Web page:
Education Should Be GAMIFIED — Introduction to AGES Part IV
Saving the world with an Alternative Global Education System
By MARTIN REZNY
What would you rather do — spend a day at school, or spend a day playing games? Chances are, you’d rather play games. Maybe you‘re a bit ashamed about that, maybe you feel that you should want to study at school more, and want to play games less. Well, don’t be. This is shameful for schools.
There’s no cosmic law saying that education must be boring, or that you can’t learn by playing games. Many game developers work very hard on making sure their games aren’t boring, it doesn’t just happen. If teachers and administrators worked hard on that as well, school would be fun.
It’s not even a remotely new idea. Czech thinker and education reformer John Amos Comenius wrote Schola Ludus, or School As Play, in 1630. He was focused mostly on using theatrical plays to enhance instruction, but any other kind of play can be used to enhance education for the same reasons.
Modern research overhwelmingly suggests that the more engaging you make learning, the more effective it’s going to be. Put simply, interactive methods (like games or discussion) beat passive methods (like reading or instruction). If you don’t believe me, feel free to challenge me to write a review of available research, or see for yourself how many studies with a different conclusion you can find. Let me know if you find any.
Some games are of course more educational than others, on a scale from something like individual athletic sports to debating competitions, which is basically a gamification of discussion. But that only means that schools should pick the best games, instead of waging a holy war against fun.
Let me give you some extremely specific examples from my main area of expertise, language. The moment when I realized that playing games is learning is when I became aware of the fact that I know English. Without ever taking any English classes at school. I learned it from games.
Over the course of about five years of playing games like StarCraft, Diablo, Half-Life, or Heroes of Might and Magic, I have somehow absorbed a vocabulary, figured out what the words mean from context, figured out all of the basic rules of grammar, and learned good pronunciation.
I have also watched many shows and movies with subtitles over the same time period, but there’s something really effective at replaying a storyline of a game over and over and over again, to the point of inadvertently memorizing all of it. Inadvertently is the word — I didn’t mean to do this.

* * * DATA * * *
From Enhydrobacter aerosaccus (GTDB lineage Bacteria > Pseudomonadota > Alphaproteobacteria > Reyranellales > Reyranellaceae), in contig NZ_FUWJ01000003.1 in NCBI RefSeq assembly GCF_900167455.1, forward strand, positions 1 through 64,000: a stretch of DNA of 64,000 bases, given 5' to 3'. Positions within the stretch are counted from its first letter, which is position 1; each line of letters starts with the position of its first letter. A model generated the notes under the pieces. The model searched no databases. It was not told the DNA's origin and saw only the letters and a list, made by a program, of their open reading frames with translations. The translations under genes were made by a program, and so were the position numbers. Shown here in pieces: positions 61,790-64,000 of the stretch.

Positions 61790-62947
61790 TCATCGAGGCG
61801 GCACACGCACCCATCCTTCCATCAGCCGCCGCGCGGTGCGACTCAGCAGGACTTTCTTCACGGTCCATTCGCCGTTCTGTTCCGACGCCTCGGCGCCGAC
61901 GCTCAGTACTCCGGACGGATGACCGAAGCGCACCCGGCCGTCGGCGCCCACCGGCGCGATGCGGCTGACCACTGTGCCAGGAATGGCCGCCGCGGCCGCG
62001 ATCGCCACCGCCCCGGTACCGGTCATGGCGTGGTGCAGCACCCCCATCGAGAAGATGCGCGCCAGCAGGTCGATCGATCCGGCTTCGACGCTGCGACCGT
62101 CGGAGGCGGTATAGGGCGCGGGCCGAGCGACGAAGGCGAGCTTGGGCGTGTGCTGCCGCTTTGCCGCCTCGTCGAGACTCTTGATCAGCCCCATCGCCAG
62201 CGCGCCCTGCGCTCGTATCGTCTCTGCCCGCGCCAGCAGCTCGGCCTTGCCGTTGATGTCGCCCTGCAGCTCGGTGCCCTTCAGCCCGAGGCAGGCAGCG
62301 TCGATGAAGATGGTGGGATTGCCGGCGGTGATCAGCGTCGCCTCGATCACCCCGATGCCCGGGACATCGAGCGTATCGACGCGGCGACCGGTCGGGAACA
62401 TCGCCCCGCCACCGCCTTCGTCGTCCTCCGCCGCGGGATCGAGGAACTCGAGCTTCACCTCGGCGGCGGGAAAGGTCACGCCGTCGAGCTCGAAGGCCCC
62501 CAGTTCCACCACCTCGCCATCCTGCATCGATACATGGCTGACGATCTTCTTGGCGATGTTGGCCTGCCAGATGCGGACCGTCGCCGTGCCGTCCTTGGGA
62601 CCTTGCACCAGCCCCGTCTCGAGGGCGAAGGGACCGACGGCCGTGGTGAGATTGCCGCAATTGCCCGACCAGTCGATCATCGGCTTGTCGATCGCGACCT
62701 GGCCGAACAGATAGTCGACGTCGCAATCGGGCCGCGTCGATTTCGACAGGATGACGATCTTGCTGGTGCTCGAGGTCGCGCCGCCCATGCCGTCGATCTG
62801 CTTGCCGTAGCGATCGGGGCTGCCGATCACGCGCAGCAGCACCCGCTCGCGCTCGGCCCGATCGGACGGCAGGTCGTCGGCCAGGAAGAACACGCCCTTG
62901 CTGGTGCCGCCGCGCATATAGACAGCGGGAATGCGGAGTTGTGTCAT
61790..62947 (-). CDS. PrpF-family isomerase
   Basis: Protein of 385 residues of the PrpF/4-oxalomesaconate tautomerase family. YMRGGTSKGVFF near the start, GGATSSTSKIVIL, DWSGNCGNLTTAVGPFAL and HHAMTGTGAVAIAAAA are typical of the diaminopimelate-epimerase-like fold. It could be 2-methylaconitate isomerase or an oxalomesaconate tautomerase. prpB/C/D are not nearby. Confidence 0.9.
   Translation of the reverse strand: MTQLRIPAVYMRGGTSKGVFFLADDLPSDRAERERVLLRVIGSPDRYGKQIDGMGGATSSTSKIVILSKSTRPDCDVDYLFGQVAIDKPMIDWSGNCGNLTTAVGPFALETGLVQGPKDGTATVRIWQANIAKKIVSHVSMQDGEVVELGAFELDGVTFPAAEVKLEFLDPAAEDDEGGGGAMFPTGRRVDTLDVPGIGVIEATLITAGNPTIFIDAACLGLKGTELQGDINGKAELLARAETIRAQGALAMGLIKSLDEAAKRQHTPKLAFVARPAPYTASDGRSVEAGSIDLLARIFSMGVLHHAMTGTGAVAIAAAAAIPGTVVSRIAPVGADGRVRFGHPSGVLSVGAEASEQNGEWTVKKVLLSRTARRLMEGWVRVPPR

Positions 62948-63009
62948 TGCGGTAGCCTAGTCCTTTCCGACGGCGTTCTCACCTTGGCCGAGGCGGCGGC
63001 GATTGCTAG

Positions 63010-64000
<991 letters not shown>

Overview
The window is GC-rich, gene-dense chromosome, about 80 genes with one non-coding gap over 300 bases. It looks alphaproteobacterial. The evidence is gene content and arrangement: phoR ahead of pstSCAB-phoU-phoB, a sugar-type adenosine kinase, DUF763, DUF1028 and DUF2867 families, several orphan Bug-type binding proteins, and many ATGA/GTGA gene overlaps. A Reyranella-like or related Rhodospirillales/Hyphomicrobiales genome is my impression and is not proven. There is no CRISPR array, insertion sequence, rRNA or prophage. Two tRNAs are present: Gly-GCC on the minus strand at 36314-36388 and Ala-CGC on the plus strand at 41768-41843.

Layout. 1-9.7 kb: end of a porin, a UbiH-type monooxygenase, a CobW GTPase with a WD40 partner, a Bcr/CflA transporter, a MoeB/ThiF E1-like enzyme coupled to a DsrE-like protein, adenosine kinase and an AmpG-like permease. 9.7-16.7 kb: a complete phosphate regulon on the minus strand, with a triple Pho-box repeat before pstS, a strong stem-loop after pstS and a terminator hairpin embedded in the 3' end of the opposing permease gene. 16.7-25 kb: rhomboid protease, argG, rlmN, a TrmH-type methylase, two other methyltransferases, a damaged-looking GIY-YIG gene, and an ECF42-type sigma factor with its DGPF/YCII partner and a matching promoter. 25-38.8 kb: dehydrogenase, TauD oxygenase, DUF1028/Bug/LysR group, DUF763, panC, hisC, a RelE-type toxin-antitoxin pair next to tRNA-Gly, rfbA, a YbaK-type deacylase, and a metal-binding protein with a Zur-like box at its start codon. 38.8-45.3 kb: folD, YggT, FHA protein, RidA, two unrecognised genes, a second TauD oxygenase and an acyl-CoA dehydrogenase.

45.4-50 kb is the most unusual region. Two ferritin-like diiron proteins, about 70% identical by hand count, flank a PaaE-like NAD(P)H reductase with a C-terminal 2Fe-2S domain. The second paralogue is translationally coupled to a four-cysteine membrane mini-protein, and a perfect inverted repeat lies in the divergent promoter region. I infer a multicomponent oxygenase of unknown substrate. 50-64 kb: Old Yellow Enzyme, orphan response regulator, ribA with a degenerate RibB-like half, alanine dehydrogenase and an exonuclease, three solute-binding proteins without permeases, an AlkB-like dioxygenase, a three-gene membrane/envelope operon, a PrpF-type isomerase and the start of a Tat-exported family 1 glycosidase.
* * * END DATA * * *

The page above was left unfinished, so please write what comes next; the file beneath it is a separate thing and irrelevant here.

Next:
Meanwhile, I was learning German at school, and guess what, I’m not writing an article in German now, am I. The effect of learning a language at school wasn’t zero, I do still remember some vocabulary and grammar, but it was so much less fun, and so much less effective, and for no good reason.
Once I became aware of how games help me learn English, I leaned heavily into it, including throwing myself into international debating competitions in English. As a result, I achieved in weeks advancements that would take years at school, and then proceeded to learn English at a level much higher than what’s expected of English language teachers in my country.
Now, language isn’t even the first thing that people would think of as something you can learn through computer games, that would be math. Try playing strategy games competitively for years without learning anything about economy. Try making games without learning anything about equations or formal logic. Basically, games are math that is fun.
Beyond language and math, or the most fundamental human capacities, games are works of art, or at least involve work of many artists, so there’s a lot to learn there. And all of that is still independent of the actual content of the games. Games can tell any kind of story or convey any information.
Play a well-written, historically accurate game about history, and guess what, you’ll learn a lot about history and have fun doing it. Play a game that’s about solving actual scientific puzzles, and not only will you learn about science and have fun doing it, you can even advance science.
If schools were actually interested in making learning effective, their administrations would spare no expense at adapting games and game-like mechanics for educational purposes. They would also realize that making education boring is their failure, not a character flaw of students.
The fourth of four core principles of what we call Alternative Global Education System (AGES) is gamification. What follows are the main ways in which games enhance education. If you’re interested in perusing the whole thing, see the state-of-the-art version of the AGES charter.
Gamified education system must be…
Passivity is one of the main attributes of learning through instruction or reading, or the staples of the standard education model. This is somehow still the case despite the longstanding consensus of researchers in the field that the key to make education more effective is making it more engaging.